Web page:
Arbitration and Mediation Series Part 4: The Requirement for a Valid Arbitration Agreement

Vikram MisraSydney Jacobs, Barrister at 13 Wentworth Chambers and Vikram Misra, Barrister at Clarence Chambers continue their series into arbitration and mediation. In Part 4, they focus on the requirement for a valid arbitration agreement. Follow their series here.


In our previous article we dealt with the issue of ‘fragmentation’ and its impact on an application to stay proceedings pending arbitration. In this article we will explore the broader considerations that apply to applications to stay proceedings pending arbitration, focussing on the requirement for a valid arbitration agreement.


Power to refer a dispute to arbitration

Section 8(1) of the Commercial Arbitration Act 2010 (NSW) (‘the Act’) states:

A court before which an action is brought in a matter which is the subject of an arbitration agreement must, if a party so requests not later than when submitting the party’s first statement on the substance of the dispute, refer the parties to arbitration unless it finds that the agreement is null and void, inoperative or incapable of being performed.

Section 8 of the Act represents a significant shift from the regime that applied under predecessor legislation[1]. Under the earlier regime, the court retained the discretion, even in the face of an arbitration agreement, to decline to refer the parties to arbitration if it was satisfied that there was sufficient reason to take that course: John Holland Pty Limited v Kellogg Brown & Root Pty Ltd [2015] NSWSC 451 at [74].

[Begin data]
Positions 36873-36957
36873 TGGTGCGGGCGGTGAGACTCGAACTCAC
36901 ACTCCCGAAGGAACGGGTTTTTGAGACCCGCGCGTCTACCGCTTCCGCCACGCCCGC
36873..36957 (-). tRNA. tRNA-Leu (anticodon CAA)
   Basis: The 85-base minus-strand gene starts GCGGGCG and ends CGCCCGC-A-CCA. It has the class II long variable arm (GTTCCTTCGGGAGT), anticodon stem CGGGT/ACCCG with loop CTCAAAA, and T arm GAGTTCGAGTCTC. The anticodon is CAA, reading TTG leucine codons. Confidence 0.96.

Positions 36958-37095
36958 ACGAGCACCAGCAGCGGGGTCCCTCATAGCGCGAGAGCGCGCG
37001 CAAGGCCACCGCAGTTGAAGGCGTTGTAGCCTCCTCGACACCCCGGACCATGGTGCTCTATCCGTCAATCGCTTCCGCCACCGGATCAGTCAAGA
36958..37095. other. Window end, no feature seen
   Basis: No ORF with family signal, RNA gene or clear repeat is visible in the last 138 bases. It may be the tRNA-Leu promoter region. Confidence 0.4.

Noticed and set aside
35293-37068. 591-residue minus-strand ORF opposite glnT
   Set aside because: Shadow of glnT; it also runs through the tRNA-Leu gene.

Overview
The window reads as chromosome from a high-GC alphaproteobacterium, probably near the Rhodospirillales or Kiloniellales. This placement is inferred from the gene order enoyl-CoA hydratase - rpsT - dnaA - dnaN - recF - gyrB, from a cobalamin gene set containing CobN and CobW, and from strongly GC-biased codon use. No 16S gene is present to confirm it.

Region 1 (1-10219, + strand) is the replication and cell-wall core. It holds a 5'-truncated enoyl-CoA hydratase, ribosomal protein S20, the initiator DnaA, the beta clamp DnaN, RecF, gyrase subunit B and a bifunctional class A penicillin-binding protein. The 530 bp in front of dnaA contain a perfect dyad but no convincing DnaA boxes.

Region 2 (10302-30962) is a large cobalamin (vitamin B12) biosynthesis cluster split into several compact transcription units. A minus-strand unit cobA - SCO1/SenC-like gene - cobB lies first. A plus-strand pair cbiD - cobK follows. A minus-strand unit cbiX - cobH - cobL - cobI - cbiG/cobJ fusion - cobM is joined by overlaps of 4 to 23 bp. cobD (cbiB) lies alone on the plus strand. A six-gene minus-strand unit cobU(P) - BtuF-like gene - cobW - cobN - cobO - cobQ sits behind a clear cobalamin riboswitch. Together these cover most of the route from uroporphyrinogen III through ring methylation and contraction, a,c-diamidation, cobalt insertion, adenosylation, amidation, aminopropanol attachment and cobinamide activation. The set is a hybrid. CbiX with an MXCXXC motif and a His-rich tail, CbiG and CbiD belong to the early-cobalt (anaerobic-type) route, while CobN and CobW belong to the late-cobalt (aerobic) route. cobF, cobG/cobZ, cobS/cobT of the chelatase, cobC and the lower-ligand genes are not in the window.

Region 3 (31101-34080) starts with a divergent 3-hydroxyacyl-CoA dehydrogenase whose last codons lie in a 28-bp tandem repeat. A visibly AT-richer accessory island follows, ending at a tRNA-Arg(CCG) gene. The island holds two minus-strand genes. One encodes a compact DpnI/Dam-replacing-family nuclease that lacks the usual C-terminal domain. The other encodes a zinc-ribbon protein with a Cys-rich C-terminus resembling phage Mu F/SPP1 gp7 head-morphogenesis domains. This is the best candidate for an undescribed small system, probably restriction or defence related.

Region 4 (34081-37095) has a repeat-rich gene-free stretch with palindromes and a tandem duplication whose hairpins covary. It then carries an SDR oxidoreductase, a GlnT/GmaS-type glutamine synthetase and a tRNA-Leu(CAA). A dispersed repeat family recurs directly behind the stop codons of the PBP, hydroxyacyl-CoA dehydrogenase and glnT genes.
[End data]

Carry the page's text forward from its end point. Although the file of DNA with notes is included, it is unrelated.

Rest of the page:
Under the new regime, the court does not retain this discretion. Unless the court finds that the arbitration agreement is null and void, inoperative or incapable of being performed, the court must refer the parties to arbitration: Bulkbuild Pty Ltd v Fortuna Well Pty Ltd & Ors [2019] QSC 173 at [12][2].

The requirements to satisfy s 8 of the Act are therefore:

  1. Is there a valid ‘arbitration agreement’?
  2. Do the proceedings include matters that are within the scope of the arbitration agreement?
  3. Has the request by a party to the arbitration agreement been made at the appropriate time, that is, before and certainly not later than when submitting the party’s first statement on the substance of the dispute?
  4. Is the arbitration agreement null and void, inoperative or incapable of being performed?

For the purposes of this article we will deal with the first requirement.


Is there a valid ‘arbitration agreement’?

Section 7 of the Act states:

(1) An arbitration agreement is an agreement by the parties to submit to arbitration all or certain disputes which have arisen or which may arise between them in respect of a defined legal relationship, whether contractual or not.
(2) An arbitration agreement may be in the form of an arbitration clause in a contract or in the form of a separate agreement.
(3) The arbitration agreement must be in writing.